Increased Drug Flow Fueling Spread of HIV in Iran; Country Seeing More Sexually Transmitted HIV Cases, UNICEF Official Says
The number of HIV cases in Iran is increasing rapidly because of the increased flow of heroin into the country from Afghanistan, and an increasing number of HIV cases are being transmitted sexually, Christian Salazar, UNICEF coordinator for HIV in Iran, said recently, Reuters/Javno.com reports. Iran is located along a "key heroin smuggling route" from Afghanistan to the West, and injection drug users are the highest-risk group in the country, according to Reuters/Javno.com. Iran has an adult HIV prevalence of about 0.16%, but the number of cases is "skyrocketing," Salazar said, adding that in the "worst of cases we are moving toward 1% or even 1.8% to 1.9% of the population."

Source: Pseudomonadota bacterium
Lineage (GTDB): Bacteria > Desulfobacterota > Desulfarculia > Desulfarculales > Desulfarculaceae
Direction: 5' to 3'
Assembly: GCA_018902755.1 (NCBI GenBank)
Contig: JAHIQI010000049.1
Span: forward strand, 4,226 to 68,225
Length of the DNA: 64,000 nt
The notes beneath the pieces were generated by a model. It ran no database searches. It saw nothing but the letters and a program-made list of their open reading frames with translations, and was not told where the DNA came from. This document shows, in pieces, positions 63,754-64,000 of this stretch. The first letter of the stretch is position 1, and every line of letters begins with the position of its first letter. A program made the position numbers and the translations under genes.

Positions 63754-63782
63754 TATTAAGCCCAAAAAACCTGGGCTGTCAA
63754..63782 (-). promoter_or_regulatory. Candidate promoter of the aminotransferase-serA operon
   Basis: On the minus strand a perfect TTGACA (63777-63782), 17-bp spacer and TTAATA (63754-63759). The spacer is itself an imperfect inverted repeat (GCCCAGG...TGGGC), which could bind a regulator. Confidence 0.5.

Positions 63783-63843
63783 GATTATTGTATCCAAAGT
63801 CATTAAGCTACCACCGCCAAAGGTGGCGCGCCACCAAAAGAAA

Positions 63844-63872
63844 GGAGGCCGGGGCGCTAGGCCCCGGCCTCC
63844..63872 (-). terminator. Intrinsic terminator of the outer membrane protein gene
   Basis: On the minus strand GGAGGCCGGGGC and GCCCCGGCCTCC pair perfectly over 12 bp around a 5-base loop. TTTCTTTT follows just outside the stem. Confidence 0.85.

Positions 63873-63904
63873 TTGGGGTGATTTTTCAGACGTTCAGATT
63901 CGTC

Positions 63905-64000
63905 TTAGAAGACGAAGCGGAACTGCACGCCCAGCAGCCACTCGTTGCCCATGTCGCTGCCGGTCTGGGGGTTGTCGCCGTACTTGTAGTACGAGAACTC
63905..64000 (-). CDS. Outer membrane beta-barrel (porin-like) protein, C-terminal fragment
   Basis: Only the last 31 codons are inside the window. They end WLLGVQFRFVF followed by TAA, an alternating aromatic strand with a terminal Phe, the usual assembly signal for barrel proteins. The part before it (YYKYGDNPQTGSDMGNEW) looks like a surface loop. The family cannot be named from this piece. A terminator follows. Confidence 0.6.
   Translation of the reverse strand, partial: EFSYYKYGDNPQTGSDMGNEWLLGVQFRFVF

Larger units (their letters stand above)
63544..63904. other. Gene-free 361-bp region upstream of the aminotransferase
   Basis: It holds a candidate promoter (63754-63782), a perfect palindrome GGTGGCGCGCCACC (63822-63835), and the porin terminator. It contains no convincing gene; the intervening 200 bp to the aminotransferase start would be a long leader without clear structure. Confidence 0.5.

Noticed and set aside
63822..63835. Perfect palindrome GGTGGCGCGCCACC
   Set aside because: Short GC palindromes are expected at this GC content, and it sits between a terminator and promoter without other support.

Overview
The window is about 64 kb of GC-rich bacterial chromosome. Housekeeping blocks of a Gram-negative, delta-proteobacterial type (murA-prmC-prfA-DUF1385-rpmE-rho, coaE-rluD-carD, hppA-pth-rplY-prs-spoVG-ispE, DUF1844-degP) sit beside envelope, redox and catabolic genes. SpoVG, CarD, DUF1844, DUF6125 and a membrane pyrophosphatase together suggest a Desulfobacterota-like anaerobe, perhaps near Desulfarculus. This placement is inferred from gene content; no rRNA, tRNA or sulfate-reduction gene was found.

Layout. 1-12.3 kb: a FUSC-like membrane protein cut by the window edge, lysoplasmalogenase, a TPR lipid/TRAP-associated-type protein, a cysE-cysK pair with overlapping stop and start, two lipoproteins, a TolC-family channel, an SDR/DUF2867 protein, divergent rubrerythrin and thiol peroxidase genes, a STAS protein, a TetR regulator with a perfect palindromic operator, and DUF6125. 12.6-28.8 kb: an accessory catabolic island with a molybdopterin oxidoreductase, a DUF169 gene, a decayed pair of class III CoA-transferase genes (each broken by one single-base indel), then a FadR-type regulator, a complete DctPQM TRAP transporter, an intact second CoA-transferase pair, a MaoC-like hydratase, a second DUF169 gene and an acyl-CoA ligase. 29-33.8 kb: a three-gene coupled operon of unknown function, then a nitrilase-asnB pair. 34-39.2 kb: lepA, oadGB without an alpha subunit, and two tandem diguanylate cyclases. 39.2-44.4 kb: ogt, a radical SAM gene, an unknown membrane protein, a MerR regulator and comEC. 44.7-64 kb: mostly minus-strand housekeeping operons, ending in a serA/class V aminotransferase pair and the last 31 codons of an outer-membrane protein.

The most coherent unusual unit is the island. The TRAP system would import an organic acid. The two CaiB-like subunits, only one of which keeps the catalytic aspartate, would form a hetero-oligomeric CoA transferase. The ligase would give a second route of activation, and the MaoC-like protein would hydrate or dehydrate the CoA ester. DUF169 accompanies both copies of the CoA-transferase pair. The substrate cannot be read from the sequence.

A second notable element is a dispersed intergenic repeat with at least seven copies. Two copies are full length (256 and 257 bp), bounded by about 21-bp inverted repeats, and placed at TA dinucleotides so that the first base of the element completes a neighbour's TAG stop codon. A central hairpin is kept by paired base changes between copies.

Two-thirds of HIV cases in the country occur among IDUs, Salazar said, adding that increasing numbers of narcotics are coming to the country from Afghanistan. Salazar applauded Iran's "progressive and pragmatic" approach to addressing the spread of HIV/AIDS in the country, including its establishment of needle-exchange programs for IDUs in prisons. "We see Iran as a leader in this field, which not only hopefully will help contain the epidemic in Iran but also provide examples to other countries," he said. Salazar added that the country faces new challenges to controlling the spread of HIV, which increasingly could spread to Iran's general population. Although HIV/AIDS can be a sensitive topic in Iran, which bans sex outside marriage, there is a need to raise awareness about HIV/AIDS among Iran's general population, according to Salazar. He added that sexual HIV transmission increasingly is being seen as a "driver of the epidemic," adding that it "creates the problem ... of how to talk about sex without talking about sex." UNICEF has sought to involve religious leaders in HIV/AIDS awareness campaigns in an effort to make the virus "everybody's business," Salazar said, adding, "They are okay with this. In comparison maybe to other religions ... condom use or family planning is not a taboo issue" (Dahl, Reuters/Javno.com, 6/13).